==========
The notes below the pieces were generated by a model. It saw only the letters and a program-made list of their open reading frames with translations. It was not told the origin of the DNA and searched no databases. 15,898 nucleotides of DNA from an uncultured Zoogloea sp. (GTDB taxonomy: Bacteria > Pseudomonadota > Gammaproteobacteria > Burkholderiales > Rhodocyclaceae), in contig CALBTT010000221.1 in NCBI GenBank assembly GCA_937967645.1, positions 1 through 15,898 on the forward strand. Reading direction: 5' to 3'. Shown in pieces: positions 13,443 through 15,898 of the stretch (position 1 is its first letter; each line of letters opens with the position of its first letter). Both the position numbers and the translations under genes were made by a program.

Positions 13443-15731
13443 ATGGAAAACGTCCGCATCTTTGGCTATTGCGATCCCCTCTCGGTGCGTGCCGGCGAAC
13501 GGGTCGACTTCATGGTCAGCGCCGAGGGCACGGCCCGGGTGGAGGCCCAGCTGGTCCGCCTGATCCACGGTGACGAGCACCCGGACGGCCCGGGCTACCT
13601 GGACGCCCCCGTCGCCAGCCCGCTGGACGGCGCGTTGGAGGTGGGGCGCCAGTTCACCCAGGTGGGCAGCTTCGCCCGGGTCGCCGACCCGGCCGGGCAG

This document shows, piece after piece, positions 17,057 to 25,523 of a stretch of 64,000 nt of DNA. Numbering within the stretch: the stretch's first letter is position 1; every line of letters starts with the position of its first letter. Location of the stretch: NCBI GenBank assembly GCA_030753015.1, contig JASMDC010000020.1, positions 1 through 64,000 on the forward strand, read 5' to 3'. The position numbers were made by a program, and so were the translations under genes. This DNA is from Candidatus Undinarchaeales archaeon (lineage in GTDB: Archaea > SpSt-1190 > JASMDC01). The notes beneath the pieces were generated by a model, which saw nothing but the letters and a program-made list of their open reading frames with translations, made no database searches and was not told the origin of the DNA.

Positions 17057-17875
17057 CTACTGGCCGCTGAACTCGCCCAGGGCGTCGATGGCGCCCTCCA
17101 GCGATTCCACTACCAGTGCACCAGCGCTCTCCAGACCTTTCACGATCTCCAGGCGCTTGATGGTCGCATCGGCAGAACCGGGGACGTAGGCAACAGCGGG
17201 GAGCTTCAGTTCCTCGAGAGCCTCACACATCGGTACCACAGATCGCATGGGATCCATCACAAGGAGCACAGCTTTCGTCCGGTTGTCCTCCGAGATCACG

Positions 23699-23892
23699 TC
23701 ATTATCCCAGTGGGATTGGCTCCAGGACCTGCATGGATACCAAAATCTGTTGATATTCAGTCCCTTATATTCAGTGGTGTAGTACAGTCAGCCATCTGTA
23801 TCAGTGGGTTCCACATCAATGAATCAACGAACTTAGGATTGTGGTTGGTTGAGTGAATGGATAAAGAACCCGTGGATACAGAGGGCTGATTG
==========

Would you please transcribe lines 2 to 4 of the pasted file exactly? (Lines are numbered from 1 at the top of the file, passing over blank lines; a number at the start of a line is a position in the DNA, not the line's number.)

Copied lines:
Positions 13443-15731
13443 ATGGAAAACGTCCGCATCTTTGGCTATTGCGATCCCCTCTCGGTGCGTGCCGGCGAAC
13501 GGGTCGACTTCATGGTCAGCGCCGAGGGCACGGCCCGGGTGGAGGCCCAGCTGGTCCGCCTGATCCACGGTGACGAGCACCCGGACGGCCCGGGCTACCT